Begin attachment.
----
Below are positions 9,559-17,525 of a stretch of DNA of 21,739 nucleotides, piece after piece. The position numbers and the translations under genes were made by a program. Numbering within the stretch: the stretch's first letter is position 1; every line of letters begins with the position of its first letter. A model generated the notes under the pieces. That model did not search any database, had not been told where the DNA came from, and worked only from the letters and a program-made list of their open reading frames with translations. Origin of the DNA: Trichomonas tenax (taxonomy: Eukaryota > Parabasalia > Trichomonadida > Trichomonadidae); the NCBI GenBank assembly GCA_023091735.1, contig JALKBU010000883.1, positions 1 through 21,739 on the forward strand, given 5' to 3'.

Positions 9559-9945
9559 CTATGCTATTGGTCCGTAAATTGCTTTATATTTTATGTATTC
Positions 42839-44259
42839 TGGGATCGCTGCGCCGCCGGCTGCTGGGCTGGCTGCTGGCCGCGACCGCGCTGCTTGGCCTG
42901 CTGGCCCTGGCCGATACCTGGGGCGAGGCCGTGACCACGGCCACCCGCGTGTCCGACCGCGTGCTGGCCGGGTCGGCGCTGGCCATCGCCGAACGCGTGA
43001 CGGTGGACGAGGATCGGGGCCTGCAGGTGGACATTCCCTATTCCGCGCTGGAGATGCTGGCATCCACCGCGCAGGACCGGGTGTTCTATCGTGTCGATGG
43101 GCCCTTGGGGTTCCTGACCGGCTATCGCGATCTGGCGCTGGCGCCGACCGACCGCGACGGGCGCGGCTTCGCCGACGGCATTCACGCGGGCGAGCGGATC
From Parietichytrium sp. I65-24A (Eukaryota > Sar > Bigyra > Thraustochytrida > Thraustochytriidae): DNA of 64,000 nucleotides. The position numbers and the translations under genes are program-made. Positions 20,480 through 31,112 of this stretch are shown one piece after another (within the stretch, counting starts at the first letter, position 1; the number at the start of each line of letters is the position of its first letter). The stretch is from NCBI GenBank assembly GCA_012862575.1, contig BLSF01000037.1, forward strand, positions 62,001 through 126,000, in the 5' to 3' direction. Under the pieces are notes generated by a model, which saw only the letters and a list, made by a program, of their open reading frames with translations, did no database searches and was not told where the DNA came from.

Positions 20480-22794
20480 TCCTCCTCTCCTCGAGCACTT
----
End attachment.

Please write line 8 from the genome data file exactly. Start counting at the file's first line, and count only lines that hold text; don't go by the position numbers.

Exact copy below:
43101 GCCCTTGGGGTTCCTGACCGGCTATCGCGATCTGGCGCTGGCGCCGACCGACCGCGACGGGCGCGGCTTCGCCGACGGCATTCACGCGGGCGAGCGGATC